The police are at their wits' end trying to solve the mystery of the death of Sundariamma, 69, almost a year ago.
Cobwebs drape the garish pink walls of the first among a line of two-room houses where 69-year-old Sundariamma, until she was hacked to death a year ago, lived and sold idlis for migrant workers.
The ‘line’ house, the first among a row of three, is secured by a rusty padlock. Framed photographs of deities are visible through the front grills. Moss and other stains cover the crumbling walls of the tenement located near the Government Arts and Science College at Meenchanda here.
The musty odour of wet clothes fills the air in the small enclosure where rubble from a broken compound wall lie strewn. The old neighbours have mostly shifted out after the night of the gruesome murder, unable to get rid of the vision of an old woman lying dead on the floor of her house in the early hours of July 21 last.
The new ones have, of course, heard of the incident, but they have been spared the sight.
Besides, life is grim for the tenants here. There is hardly room for remembrance.
The police have made zero headway into the murder, of which circumstances is almost a throwback to Fyodor Dostoevsky’s classic Crime and Punishment. The trail had quickly turned cold despite a special team under the personal monitoring of G. Sparjankumar, Commissioner of Police, Kozhikode city, taking over the probe.
Preliminary investigation had claimed that the woman was attacked with sharp weapons during a burglary attempt. But gold ornaments and Rs.6,500 in Sundariamma’s possession were found intact in the house.
Then the investigators had said the killer entered her house through the roof. They pointed to some bamboo poles found near her house. The case reached a dead-end after fingerprints and forensic analysis yielded no clues to the killer’s identity. A year later, the police chief accepts defeat.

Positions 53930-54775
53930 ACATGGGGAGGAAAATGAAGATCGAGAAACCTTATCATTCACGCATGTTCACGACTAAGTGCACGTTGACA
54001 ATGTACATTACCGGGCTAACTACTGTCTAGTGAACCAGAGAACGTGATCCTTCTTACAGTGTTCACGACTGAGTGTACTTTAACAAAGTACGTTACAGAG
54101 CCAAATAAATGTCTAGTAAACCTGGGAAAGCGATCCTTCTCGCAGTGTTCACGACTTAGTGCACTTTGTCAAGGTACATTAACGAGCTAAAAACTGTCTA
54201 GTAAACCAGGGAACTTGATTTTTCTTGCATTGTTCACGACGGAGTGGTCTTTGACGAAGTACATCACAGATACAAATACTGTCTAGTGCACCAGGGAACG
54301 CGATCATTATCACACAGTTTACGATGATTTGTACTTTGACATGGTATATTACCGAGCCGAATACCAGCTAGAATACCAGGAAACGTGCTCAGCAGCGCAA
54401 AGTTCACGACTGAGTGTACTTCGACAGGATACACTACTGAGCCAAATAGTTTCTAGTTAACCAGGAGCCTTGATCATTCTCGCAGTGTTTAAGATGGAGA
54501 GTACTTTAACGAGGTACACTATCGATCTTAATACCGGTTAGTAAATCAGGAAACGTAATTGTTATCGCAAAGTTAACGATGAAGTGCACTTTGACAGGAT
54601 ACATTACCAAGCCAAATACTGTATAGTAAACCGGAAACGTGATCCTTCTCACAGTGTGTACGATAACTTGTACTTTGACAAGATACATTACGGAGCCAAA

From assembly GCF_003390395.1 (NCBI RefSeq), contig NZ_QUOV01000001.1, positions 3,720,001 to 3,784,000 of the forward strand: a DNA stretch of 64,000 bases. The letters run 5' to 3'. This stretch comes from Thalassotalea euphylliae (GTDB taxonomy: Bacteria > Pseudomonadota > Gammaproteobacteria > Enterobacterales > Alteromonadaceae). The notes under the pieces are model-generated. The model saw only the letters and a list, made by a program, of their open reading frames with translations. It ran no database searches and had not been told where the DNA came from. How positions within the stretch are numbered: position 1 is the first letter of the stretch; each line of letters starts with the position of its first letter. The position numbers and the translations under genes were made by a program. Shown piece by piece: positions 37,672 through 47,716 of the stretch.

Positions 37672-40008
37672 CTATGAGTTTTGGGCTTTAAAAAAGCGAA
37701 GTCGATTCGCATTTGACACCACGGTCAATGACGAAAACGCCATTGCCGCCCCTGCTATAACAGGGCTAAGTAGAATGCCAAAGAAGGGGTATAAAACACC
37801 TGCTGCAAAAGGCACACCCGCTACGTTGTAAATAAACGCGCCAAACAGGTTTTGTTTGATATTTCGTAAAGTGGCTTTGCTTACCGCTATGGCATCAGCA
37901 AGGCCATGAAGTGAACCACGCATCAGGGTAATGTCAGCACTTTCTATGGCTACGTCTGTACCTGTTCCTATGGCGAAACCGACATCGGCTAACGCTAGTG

“We have no eyewitness, no motive, and no forensic clues. In the beginning, we thought it was a migrant worker. But all the suspects seemed to be clear. We tried our level best to crack the case, but no luck,” Mr. Sparjankumar told The Hindu on Thursday. He said the investigation is now with the Crime Branch.
Sundariamma lived alone. Ashraf P., who runs the Naz Coolbar in the neighbourhood, says she had been “living in that house ever since he could remember”.
“She used to complain of chest pain. On the night of the murder, we heard a scream. My father rushed to check and found the front door bolted. So he went to the rear. We saw a figure rush out of her house. We didn’t notice the body immediately. I remember my father and some other neighbours rushed after the figure,” said a young neighbour, one of the few remaining.
They say there was a break-in exactly a week before in Sundariamma’s house. The intruder had landed inside the kitchen where there was no further ingress into the room where the woman slept. That day she was preparing to visit her two daughters in Wayanad and Coimbatore. She had prepared batter for the idlis. She was an independent woman,” Mahima P., a neighbour, said.
As Dostoevsky wrote in his classic: “If only to live, to live and live! Life, whatever it may be!”